The biological benefits of a human-canine relationship have become more apparent in the last 20 years as more studies have been done, and the results published. Close emotionally based human-canine relationships can activate a region of the brain called the prefrontal-cortex which is responsible for the release of “feel-good” hormones such as oxytocin. Oxytocin has a calming effect and has actually been proven to reduce anxiety and lower blood pressure, as well as lower cortisol levels and increase beta-endorphins and dopamine (Fine, 2010). Health benefits of dog ownership have been touted in several important studies. One such groundbreaking study involved 92-outpaients in a cardiac care unit. These patients, who were all dog owners, were found to outlive patients who did not own dogs (Friedmann et al., 1980). This report prompted an entire series of health related studies and also opened the door for discussion of the apparent health benefits of dog ownerships.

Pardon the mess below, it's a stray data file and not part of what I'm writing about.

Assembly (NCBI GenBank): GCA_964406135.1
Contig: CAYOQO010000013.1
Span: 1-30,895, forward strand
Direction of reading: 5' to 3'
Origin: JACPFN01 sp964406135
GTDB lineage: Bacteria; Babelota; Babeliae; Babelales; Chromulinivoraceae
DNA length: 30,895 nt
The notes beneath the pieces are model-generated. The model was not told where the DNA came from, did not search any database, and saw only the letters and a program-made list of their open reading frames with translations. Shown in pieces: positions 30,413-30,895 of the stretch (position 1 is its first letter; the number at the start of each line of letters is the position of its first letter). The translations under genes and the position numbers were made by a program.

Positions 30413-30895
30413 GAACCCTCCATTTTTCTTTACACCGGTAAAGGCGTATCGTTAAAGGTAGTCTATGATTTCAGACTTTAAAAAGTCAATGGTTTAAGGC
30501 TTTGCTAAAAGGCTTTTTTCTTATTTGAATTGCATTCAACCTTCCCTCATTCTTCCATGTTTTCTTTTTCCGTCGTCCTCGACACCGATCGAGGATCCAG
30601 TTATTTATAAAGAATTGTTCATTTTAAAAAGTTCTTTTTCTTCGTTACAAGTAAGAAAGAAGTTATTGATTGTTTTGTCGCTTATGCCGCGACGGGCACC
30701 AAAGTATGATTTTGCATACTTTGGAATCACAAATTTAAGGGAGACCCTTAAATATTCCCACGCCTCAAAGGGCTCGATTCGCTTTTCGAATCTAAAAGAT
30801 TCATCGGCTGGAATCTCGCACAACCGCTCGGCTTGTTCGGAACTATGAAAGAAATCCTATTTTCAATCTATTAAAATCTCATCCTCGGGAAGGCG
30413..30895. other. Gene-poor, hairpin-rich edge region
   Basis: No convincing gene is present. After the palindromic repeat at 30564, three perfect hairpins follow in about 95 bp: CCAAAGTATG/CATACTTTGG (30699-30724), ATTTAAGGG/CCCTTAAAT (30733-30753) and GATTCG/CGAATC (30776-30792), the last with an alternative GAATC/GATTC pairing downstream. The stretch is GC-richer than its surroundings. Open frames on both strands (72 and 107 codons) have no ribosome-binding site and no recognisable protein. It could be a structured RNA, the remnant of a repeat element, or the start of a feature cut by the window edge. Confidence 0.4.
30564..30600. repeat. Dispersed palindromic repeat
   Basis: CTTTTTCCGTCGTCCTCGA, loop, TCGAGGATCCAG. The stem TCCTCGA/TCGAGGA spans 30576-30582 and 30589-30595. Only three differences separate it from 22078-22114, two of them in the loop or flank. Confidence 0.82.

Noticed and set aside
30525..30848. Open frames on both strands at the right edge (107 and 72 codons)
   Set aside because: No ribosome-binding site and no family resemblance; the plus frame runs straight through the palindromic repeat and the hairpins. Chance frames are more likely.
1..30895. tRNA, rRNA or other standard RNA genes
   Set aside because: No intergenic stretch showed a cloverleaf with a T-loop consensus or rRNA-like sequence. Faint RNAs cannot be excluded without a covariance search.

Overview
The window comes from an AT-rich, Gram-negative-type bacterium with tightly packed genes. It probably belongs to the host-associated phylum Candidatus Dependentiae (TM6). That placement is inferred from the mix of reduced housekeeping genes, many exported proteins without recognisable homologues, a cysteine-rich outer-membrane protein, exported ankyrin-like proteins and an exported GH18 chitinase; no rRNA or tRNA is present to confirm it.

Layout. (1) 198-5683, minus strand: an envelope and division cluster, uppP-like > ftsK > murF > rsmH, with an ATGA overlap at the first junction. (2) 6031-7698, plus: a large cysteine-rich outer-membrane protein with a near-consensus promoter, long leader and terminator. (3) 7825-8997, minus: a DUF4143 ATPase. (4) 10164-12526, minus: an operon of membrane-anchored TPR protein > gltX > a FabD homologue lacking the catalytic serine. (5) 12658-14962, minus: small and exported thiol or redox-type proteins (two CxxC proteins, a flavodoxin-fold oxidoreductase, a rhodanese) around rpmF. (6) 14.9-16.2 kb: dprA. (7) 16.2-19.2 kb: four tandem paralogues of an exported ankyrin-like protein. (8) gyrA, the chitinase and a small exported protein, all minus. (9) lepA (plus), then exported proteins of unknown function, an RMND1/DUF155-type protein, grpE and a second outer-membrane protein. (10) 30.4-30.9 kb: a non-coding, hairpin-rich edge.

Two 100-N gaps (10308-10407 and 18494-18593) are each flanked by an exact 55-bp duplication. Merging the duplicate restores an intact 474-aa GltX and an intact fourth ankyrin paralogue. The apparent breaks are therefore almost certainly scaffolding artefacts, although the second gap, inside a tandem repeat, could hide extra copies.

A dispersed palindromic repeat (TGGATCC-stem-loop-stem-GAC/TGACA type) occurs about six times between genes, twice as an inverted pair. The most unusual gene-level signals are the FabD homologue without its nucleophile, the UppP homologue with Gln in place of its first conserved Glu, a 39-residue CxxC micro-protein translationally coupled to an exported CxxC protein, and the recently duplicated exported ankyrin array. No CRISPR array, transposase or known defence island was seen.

The majority of people don’t own pets for the physical benefits, but for the social and mental health benefits (coulter & Pichot, 2007). People accompanied by an animal, even in a picture, are perceived in a more positive manner by other people than if they were without an animal (Amiot & Bastian, 2014). Animals are nonjudgmental, quick to forgive, and are not emotionally demanding. Forming relationships with animals eases mental stress and fills the need humans have for companionship. Animal-assisted therapy (AAT), animal-assisted activities (AAA), and animal-assisted interventions (AAI) are a few of the well-documented programs in which human-animal interactions are developed to improve human mental health. Owning a dog also helps facilitate social interactions between other human beings.